Pro-Beijing camp candidate Elaine Chik has won a seat in a District Council by-election, amid accusations by another candidate that she bribed voters with freebies.

The by-election on Sunday for Kai Hiu constituency in the Eastern District was to fill a seat vacated by Alice Lam, who passed away at the end of last year.

Lam’s assistant Enki Tan, a former pro-Beijing New People’s Party member, obtained 707 votes out of a total of 4,307 and came last out of three candidates. Tan previously accused Chik, who won with 2,268 votes, of giving out free rice bags and free meals in exchange for votes.

Enki Tan. Photo:

The final turnout rate was 49.35 per cent – around three per cent higher than that in the 2015 election.

Chik was supported by the Democratic Alliance for the Betterment and Progress of Hong Kong and the Federation of Trade Unions – both major pro-establishment parties. Chik ran in 2015 against Lam, with Chik receiving 1,514 votes and Lam gaining 2,241 votes at the time.

Chik thanked the two other candidates, saying: “I learned a lot, I hope to do more for the community.”

The pro-democracy camp have not sent any candidates to run in this district in the past decade, but newcomer Alice Lee – who lived in the area for decades and started local work six months ago – gained 1,302 votes. It was higher than the 1,112 votes that pro-democracy lawmaker Au Nok-hin gained in the area in the March by-election.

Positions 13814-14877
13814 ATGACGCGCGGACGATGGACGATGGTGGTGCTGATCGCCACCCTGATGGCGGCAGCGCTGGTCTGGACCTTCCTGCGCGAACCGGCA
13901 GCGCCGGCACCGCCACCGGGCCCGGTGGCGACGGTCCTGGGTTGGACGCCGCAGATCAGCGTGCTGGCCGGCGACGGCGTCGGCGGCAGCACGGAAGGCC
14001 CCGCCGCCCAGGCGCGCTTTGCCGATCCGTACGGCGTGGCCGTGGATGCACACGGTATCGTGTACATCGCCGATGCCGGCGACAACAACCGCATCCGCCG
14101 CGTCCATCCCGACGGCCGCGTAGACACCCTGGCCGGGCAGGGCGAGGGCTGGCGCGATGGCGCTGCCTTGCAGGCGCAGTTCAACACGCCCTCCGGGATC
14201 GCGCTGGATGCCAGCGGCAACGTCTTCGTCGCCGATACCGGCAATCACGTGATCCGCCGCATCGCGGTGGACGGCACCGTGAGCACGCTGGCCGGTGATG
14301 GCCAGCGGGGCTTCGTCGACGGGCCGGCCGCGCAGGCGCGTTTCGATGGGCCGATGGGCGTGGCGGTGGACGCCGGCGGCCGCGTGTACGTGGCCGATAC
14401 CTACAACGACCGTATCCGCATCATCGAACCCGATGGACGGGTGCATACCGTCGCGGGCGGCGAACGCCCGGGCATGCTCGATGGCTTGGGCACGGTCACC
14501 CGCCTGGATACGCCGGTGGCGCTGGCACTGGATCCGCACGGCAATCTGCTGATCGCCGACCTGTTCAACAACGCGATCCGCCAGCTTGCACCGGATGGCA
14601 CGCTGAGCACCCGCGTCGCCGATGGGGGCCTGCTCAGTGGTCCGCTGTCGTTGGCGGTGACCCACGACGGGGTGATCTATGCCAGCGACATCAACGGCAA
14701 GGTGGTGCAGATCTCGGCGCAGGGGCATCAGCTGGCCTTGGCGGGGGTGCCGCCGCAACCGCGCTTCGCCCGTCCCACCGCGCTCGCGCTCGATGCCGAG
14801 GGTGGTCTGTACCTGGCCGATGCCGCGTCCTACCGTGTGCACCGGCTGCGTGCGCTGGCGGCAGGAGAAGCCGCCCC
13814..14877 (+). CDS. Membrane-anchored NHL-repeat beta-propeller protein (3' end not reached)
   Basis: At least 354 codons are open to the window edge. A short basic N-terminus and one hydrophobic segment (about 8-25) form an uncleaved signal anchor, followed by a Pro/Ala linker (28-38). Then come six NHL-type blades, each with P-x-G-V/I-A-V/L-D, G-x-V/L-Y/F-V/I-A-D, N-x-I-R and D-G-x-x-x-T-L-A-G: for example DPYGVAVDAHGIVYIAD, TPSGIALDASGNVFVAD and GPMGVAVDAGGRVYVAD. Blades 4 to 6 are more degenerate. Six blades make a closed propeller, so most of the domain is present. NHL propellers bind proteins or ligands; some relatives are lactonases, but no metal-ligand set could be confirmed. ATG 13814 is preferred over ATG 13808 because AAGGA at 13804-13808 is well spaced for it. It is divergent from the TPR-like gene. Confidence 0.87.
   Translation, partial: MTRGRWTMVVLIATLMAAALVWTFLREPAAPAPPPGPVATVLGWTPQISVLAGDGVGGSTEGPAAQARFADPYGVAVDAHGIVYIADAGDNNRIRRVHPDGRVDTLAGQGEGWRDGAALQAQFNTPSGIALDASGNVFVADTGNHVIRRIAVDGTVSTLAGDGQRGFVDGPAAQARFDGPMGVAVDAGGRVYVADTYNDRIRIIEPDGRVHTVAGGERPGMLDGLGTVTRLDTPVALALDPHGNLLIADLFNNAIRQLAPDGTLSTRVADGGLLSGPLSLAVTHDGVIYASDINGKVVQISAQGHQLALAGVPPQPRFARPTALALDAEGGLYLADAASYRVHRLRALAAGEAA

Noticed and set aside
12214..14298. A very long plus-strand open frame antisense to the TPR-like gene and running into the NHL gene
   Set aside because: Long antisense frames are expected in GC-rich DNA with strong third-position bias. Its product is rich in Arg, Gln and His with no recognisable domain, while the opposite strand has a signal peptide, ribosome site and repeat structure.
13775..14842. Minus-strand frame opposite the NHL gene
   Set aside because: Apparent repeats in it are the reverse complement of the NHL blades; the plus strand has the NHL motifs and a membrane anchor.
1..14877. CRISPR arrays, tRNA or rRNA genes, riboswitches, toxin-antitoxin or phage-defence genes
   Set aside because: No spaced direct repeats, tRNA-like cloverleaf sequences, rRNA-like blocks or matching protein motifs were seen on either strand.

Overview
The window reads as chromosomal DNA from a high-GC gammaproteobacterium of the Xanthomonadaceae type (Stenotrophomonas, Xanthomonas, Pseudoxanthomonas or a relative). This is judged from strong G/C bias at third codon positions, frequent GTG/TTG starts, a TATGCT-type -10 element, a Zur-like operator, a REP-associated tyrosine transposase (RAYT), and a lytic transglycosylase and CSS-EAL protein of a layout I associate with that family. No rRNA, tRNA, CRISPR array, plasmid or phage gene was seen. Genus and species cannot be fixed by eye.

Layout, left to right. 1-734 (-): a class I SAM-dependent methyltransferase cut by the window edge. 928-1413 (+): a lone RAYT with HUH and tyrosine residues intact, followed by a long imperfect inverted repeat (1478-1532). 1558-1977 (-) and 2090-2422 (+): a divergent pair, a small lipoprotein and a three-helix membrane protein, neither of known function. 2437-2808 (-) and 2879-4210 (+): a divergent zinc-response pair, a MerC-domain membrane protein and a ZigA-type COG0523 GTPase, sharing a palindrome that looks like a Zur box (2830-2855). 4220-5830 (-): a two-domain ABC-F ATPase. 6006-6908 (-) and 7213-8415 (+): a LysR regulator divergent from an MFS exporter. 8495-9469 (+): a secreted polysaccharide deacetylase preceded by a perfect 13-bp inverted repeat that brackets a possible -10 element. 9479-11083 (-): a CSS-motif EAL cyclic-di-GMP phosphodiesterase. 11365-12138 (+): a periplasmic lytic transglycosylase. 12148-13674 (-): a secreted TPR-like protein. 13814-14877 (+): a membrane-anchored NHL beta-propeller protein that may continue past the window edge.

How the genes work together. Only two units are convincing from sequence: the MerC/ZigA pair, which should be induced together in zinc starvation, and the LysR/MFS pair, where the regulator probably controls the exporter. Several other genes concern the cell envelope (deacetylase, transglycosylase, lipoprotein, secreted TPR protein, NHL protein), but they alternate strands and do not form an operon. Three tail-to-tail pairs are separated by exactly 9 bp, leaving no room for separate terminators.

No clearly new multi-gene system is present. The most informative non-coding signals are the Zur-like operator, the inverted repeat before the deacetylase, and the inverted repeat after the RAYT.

Elaine Chik (centre). Photo:

Lee said she was new to politics and she was honoured to be a candidate, adding that she may run again next year in the District Council general elections.

Lee said she was not aware of any alleged election bribery, but said she was surprised by the small number of votes Tan received.

Electoral Affairs Commission Chairman Justice Barnabas Fung said election bribery was a serious accusation. He said that, for there to be a criminal case, oral evidence must be submitted, rather than relying on media reports, which were hearsay.

Alice Lee. Photo:

He said many election bribery accusations were not handled in the past as no one gave oral statements. He urged anyone who witnessed election bribery to come forward and give evidence. “It is important to keep our system open, fair and honest,” he said.

During the election, there was also an alleged incident of Chik’s supporter assaulting a resident. Chik called for restraint and said she did not accept any physical action or provocation.

Kris Cheng

Kris Cheng is a Hong Kong journalist with an interest in local politics. His work has been featured in Washington Post, Public Radio International, Hong Kong Economic Times and others. He has a BSSc in Sociology from the Chinese University of Hong Kong. Kris is HKFP's Editorial Director.